Dallas prep school wins legal battle over student's expulsion

The attorney for a Dallas family says a legal victory for the Episcopal School of Dallas set a dangerous precedent.

The family sued the school after their son was expelled. They lost and now worry about what it means for other families who try to hold a religious institution accountable.

The case hinges on the school's religious affiliation and how much protection it and other institutions like it will have moving forward.              

Dallas attorney Larry Friedman represents the family of the teen identified as “John Doe, Jr.” in the lawsuit. He was booted from the elite prep school in 2014 his junior year after he was accused of smoking pot off campus.

“This decision affects every student attending a religious private school in the state of Texas,” the lawyer said. “This particular young man had no disciplinary history with a clean record.”

The family sued the school for breach of contract for the expulsion claiming it did not follow its own disciplinary rules and procedures.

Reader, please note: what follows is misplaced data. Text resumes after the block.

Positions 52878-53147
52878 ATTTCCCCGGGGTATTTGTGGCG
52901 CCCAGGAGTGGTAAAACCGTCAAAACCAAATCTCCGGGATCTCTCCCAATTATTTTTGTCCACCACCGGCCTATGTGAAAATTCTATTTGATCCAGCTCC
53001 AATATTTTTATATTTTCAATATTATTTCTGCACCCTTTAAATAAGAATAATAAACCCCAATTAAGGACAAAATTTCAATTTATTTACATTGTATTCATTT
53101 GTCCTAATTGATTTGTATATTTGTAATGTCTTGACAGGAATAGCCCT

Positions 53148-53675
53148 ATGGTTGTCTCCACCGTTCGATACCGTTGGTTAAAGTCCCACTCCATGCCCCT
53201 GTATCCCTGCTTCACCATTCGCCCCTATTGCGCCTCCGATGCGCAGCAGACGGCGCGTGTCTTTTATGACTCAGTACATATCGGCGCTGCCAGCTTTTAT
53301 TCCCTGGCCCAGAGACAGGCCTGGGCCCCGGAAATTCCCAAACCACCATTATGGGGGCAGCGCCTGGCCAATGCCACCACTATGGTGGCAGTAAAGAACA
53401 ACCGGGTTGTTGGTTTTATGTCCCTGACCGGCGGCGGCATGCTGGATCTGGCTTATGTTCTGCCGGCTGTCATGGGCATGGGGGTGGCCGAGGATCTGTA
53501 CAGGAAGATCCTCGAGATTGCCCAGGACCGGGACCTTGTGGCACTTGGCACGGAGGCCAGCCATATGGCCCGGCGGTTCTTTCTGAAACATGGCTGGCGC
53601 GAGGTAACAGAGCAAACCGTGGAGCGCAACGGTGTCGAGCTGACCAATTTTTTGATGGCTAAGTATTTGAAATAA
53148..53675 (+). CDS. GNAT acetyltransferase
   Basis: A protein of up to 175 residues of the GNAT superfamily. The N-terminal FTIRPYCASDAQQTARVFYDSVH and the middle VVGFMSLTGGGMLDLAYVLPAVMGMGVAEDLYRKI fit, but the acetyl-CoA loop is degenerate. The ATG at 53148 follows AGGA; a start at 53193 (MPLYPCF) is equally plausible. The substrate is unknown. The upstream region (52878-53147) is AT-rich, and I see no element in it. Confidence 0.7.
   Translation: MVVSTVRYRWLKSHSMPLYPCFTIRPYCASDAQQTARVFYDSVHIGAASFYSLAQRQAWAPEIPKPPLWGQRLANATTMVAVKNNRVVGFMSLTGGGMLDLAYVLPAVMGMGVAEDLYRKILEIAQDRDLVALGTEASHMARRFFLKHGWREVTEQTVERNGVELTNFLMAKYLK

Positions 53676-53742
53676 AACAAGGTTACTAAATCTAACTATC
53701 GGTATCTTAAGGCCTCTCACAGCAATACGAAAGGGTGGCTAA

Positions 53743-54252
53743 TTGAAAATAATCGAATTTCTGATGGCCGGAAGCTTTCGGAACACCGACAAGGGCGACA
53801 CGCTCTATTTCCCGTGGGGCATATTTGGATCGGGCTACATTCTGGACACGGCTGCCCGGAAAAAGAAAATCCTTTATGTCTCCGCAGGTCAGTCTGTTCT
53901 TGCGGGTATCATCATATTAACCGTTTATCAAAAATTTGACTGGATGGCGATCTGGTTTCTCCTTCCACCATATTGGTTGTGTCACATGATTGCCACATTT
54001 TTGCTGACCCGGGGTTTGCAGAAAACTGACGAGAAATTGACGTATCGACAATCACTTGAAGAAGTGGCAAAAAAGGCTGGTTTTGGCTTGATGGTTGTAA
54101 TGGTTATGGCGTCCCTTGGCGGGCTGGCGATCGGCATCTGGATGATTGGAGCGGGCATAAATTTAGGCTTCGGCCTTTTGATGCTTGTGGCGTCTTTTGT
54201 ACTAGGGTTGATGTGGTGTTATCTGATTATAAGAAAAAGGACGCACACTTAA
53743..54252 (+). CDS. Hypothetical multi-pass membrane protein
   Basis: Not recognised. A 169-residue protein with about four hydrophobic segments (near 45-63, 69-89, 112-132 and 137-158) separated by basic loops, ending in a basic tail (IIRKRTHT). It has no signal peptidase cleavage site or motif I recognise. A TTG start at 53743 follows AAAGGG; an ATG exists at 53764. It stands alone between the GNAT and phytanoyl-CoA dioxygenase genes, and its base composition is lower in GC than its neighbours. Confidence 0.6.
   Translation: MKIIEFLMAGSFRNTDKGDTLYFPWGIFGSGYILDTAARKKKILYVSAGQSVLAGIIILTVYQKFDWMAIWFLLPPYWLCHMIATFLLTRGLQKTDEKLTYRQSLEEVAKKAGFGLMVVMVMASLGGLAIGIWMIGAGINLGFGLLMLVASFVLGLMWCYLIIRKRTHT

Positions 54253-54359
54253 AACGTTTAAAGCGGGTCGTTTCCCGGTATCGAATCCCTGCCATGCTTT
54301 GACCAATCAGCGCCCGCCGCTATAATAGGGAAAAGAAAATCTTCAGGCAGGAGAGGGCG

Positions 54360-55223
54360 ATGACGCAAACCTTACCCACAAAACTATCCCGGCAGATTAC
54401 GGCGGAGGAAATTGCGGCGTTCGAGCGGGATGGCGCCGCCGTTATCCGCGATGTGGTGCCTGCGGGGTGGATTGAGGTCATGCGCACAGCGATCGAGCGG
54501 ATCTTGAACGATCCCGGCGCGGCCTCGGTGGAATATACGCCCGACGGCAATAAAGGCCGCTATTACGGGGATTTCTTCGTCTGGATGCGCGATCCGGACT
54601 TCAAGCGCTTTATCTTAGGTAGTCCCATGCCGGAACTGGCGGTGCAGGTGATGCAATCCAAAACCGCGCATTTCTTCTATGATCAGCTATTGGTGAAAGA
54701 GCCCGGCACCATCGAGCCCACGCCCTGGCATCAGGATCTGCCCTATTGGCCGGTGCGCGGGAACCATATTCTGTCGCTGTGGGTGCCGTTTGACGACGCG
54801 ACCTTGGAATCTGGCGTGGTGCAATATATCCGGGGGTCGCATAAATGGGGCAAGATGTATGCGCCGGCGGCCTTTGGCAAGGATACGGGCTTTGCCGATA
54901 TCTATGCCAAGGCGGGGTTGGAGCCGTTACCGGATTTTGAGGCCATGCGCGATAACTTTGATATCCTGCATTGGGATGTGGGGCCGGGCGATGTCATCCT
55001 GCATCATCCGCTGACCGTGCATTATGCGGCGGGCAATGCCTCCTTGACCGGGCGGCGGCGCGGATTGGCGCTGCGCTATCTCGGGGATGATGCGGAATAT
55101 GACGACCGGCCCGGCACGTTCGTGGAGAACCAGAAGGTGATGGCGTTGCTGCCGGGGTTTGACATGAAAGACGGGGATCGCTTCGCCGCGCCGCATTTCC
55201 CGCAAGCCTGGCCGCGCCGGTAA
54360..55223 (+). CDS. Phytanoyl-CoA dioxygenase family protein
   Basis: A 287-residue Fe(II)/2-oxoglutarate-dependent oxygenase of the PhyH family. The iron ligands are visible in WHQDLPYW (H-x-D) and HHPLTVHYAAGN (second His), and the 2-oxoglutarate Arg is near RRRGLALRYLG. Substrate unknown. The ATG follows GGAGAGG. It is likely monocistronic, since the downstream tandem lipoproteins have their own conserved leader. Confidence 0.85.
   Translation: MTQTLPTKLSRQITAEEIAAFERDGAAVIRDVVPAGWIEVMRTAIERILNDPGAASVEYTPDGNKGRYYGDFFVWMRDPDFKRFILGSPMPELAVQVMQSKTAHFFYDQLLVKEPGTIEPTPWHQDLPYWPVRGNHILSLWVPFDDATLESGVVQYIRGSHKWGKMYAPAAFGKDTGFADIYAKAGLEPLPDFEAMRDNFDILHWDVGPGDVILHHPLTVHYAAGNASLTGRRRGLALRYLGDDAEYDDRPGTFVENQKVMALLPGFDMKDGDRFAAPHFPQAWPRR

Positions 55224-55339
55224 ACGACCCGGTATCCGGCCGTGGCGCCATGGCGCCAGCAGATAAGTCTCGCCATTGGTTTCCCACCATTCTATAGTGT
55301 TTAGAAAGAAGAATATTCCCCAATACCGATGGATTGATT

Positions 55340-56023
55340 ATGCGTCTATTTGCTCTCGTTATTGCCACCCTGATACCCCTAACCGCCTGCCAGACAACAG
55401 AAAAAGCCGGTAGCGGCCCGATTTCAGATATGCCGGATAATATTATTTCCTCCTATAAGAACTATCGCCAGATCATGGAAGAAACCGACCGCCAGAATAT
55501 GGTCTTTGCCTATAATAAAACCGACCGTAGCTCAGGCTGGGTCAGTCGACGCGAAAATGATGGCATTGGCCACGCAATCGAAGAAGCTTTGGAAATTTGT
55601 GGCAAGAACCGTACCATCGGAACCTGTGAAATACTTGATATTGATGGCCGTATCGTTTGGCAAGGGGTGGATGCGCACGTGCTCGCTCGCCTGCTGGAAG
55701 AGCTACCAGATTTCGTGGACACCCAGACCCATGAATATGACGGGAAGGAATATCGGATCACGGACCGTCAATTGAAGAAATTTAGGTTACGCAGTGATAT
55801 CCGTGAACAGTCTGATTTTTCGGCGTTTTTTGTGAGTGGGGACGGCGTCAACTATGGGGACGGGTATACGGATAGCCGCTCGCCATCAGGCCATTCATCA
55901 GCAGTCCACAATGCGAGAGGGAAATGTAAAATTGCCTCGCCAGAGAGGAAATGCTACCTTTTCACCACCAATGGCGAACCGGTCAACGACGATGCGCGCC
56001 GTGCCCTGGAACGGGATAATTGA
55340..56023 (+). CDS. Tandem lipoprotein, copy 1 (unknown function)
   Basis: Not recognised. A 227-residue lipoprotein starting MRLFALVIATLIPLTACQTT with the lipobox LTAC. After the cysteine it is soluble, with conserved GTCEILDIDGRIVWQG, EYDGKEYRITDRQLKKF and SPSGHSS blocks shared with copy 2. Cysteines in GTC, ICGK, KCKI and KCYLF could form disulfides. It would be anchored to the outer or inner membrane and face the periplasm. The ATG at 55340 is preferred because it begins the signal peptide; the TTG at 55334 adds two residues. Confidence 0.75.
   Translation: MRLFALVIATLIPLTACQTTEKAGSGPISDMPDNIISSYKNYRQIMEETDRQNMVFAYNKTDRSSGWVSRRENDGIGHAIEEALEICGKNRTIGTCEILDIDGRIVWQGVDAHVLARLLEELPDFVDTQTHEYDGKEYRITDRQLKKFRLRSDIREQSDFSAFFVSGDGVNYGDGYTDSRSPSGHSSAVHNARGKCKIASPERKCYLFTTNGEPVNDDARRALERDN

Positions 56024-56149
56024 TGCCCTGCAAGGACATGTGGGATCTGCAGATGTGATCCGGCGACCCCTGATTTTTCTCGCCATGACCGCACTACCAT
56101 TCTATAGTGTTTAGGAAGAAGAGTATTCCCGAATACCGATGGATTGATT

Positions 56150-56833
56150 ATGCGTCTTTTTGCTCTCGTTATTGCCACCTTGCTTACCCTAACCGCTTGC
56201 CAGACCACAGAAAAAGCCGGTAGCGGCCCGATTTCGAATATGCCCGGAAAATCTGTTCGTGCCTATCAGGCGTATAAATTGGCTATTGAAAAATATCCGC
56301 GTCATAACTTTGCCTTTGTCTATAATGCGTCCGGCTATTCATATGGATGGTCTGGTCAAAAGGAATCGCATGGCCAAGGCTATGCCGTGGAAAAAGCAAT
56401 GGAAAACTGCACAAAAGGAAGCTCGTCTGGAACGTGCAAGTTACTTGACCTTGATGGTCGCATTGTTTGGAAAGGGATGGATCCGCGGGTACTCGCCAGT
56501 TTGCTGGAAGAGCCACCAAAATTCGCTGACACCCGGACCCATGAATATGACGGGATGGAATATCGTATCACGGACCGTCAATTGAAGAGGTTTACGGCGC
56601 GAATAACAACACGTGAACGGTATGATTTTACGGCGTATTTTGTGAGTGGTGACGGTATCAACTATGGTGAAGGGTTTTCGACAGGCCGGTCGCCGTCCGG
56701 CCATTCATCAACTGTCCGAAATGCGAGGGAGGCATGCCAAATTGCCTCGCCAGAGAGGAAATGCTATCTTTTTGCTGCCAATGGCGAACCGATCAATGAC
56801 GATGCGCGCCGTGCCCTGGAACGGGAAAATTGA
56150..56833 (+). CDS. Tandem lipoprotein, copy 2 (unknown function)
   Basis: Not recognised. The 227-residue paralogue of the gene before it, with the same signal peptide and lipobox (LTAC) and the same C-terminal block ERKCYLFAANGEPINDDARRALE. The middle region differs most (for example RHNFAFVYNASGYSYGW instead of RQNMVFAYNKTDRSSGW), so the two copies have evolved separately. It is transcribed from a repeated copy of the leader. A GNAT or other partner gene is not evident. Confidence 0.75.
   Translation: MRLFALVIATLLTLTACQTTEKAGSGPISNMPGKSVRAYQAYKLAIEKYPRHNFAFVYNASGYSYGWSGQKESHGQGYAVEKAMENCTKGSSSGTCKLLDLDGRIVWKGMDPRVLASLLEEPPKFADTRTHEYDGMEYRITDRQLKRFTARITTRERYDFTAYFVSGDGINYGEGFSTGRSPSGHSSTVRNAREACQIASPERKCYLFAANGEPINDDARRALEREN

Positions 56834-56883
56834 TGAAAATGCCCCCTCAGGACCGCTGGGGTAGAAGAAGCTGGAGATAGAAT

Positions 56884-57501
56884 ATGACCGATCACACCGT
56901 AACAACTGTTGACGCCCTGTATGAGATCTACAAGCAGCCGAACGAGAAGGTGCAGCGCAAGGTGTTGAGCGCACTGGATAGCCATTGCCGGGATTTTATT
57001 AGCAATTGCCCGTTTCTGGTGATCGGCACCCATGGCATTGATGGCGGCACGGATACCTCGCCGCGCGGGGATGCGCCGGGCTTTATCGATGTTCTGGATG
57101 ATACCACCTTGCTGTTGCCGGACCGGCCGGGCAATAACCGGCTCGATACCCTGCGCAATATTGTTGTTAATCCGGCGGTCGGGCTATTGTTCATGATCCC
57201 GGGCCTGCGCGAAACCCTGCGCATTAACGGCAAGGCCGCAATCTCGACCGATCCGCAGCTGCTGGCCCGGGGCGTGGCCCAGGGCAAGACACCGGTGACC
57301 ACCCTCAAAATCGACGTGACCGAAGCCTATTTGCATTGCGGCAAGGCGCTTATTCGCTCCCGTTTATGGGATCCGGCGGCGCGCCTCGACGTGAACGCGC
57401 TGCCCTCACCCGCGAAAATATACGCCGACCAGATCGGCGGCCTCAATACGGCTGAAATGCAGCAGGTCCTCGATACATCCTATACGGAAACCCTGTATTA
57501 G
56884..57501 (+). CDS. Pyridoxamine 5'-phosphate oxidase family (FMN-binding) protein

It all came down to Friday when the Texas Supreme Court upheld an appeals court ruling that tossed out the case. They said the school, as a religiously affiliated organization, was protected under the First Amendment and its internal disciplinary decisions could not be challenged.

“Basically gives the administrators at these religious schools carte blanche to do anything they want to any student knowing that they can never be held accountable for their actions,” Friedman said. “It's scary.”

The school argued in defense of its faith-based traditions and operations, but Friedman says there are much broader implications beyond his client's case.

The Austin-based Child-Friendly Faith Project released a video statement with the boy’s father whose face and voice are obscured. They also released a statement of its own.

“People who accept services from faith-based institutions in Texas, including schools but also possibly day care centers, nursing homes, hospitals and assisted living facilities now need to be very aware of this because there is no longer any incentive for those institutions to protect the people they are caring for,” the organization said in a statement.

“What we are concerned about is that if parents don’t have the right to sue a school when they suspect that there's been harm or neglect or certainly abuse or neglect, then those children are incredibly vulnerable,” said Janet Heimlich, founder of the Child-Friendly Faith Project.

“Hopefully in the next few days, we'll figure out where to go,” Friedman said. “This family is not willing to let it go. They want justice.”